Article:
Groups Challenge Coal Mine’s Stream Fill Permit on the Locust Fork For Immediate Release: March 21, 2017 Contact: Catherine Wannamaker, Southern Environmental Law Center, (650) 793-3372, email@example.com Eva Dillard, Staff Attorney, Black Warrior Riverkeeper, (205) 458-0095, firstname.lastname@example.org Mike Senatore, VP of Conservation Law, Defenders of Wildlife, 202-772-3221, email@example.com Birmingham, […]READ MORE
Riverkeeper Asks ADEM and Uniontown to Stop Catfish Processor from Disrupting Sewage Lagoon For Immediate Release: March 17, 2017 Contact: Nelson Brooke, Riverkeeper, Black Warrior Riverkeeper, (205) 458-0095, firstname.lastname@example.org Uniontown, AL – Black Warrior Riverkeeper is asking the Alabama Department of Environmental Management (“ADEM”) and the City of Uniontown to […]READ MORE
Alabama Groups Request Better Public Notification of Sewage Spills Statewide Petition Pushes for Meaningful Process to Warn and Protect Public For Immediate Release: March 7, 2017 Contact: Nelson Brooke, Black Warrior Riverkeeper: 205-458-0095, email@example.com Eva Dillard, staff attorney, Black Warrior Riverkeeper: 205-458-0095, firstname.lastname@example.org Montgomery, AL— Today, nine conservation groups from […]READ MORE
New FISH GUIDE Program Helps Fishermen across Alabama For Immediate Release: March 1, 2017 Contact: Justinn Overton, Executive Director, Coosa Riverkeeper: email@example.com, 205.981.6565 BIRMINGHAM – Coosa Riverkeeper has developed a new program, FISH GUIDE, as a response to surveys conducted with more than 125+ fishermen on the Coosa River. […]READ MORE
AirWave Festival Benefits Three Waterkeepers March 25 For Immediate Release: February 24, 2017 Contact: Dan Morriss, Executive Producer, Morriss Entertainment: 205-612-1215, firstname.lastname@example.org Charles Scribner, Executive Director, Black Warrior Riverkeeper: 205-458-0095, email@example.com Myra Crawford, Executive Director, Cahaba Riverkeeper: 205-410-7163, firstname.lastname@example.org Justinn Overton, Executive Director, Coosa Riverkeeper: 205-288-7112, email@example.com Lauren McCurdy, Director […]READ MORE
Black Warrior Riverkeeper’s mission is to protect and restore the Black Warrior River and its tributaries. We are a citizen-based nonprofit organization dedicated to improving water quality, habitat, recreation, and public health throughout our patrol area, the Black Warrior River watershed. This vital river basin is entirely contained within Alabama, America’s #1 state for freshwater biodiversity. Patrolling waterways, educating the public, and holding polluters accountable has made us an important proponent of clean water throughout the basin. Our staff identifies pollution problems and works on fixing them while increasing public awareness. Black Warrior Riverkeeper is a proud member of Waterkeeper Alliance. Please contact us to report pollution and to inquire about volunteer projects, donations, educational presentations, or public events.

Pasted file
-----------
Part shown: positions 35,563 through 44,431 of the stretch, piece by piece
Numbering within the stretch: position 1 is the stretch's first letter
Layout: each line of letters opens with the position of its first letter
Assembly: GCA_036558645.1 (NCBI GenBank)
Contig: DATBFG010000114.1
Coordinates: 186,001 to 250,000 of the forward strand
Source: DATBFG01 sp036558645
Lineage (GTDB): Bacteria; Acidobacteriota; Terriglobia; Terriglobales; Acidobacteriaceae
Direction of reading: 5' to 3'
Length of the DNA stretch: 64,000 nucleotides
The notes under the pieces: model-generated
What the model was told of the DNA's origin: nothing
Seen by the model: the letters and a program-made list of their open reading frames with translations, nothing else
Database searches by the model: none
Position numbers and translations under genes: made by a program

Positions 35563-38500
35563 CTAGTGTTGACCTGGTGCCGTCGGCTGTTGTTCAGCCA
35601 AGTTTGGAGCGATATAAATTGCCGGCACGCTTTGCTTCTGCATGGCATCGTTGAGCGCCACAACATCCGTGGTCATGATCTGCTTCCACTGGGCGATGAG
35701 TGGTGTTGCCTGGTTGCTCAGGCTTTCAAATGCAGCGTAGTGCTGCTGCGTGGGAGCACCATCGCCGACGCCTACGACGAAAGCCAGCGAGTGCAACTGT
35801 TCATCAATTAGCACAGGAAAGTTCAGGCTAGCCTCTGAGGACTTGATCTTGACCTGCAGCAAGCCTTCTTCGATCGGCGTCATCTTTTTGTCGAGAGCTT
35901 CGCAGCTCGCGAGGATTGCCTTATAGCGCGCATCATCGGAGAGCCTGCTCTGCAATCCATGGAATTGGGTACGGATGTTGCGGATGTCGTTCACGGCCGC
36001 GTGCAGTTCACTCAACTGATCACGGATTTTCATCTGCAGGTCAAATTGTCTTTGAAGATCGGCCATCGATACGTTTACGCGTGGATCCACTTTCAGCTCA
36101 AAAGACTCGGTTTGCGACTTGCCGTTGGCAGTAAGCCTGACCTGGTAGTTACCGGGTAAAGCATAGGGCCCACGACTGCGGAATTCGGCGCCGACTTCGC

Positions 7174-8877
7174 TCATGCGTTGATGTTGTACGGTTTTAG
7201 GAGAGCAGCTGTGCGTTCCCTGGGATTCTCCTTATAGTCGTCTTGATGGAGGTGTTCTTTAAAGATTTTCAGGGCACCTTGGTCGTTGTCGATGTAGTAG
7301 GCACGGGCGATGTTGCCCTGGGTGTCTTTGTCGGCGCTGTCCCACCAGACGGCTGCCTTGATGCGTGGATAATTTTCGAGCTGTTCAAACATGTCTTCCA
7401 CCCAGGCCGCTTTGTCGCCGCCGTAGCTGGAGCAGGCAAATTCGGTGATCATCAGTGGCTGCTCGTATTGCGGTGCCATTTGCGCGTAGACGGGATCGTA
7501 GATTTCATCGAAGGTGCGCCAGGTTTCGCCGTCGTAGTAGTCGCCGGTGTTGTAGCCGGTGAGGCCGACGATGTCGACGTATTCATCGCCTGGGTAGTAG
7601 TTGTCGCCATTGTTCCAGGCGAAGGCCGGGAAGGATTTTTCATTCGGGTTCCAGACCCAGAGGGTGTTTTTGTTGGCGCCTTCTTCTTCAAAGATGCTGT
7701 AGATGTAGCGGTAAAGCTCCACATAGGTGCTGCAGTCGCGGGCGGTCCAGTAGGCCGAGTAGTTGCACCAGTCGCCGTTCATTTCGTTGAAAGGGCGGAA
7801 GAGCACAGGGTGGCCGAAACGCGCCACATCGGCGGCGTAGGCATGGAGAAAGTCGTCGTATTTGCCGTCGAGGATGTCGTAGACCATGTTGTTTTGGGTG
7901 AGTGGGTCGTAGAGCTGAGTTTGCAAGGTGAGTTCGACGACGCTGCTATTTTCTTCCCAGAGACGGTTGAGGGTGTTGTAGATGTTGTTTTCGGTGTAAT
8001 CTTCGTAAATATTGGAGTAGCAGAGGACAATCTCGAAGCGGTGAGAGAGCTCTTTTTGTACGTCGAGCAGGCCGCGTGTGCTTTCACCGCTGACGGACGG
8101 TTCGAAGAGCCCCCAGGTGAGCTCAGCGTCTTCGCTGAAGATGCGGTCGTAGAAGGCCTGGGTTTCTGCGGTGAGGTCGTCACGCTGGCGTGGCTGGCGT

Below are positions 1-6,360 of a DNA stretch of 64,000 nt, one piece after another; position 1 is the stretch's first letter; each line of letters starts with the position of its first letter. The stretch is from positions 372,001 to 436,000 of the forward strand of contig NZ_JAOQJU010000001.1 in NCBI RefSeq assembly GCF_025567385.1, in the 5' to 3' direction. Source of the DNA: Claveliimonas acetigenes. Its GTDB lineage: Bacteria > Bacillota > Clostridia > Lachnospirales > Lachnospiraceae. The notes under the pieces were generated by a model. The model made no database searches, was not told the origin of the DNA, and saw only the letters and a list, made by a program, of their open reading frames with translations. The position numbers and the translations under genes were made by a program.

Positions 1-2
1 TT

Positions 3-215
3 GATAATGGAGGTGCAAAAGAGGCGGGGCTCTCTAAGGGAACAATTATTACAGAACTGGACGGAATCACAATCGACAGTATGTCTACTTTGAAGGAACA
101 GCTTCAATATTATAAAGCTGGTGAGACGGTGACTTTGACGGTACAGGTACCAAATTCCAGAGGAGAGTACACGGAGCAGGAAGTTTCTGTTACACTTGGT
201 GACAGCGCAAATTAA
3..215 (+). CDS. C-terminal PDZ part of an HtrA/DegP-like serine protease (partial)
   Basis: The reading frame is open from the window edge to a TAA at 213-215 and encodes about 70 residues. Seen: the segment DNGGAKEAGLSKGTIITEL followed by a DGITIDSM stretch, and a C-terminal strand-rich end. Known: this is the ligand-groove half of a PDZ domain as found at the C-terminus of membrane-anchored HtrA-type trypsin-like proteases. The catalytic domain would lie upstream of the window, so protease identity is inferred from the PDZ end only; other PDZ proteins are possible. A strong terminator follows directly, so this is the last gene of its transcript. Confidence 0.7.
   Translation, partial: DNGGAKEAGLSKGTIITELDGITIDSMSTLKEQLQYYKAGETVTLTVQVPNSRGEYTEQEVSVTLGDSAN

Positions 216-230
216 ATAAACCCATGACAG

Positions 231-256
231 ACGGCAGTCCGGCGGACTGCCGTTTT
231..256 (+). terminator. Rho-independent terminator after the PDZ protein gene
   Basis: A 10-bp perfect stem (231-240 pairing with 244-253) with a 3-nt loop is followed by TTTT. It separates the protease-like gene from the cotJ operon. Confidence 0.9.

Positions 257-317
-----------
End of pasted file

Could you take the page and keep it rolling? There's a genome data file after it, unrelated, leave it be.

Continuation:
The Black Warrior River drains parts of 17 Alabama counties. The area the river drains, its watershed, covers 6,276 square miles in Alabama and measures roughly 300 miles from top to bottom. The Black Warrior River watershed is home to over one million residents and contains 16,145.89 miles of mapped streams. Its headwaters consist of the Sipsey, Mulberry, and Locust Forks. Once these rivers merge west of Birmingham, the Black Warrior River proper forms the border of Jefferson and Walker counties. Near Tuscaloosa, the river flows out of the rocky Cumberland Plateau and enters the sandy East Gulf Coastal Plain, forming the border of Greene and Hale counties in the Black Belt. At Demopolis the Black Warrior flows into the Tombigbee River towards Mobile Bay. In 2013 the Black Warrior joined the top 10 list of America’s Most Endangered Rivers.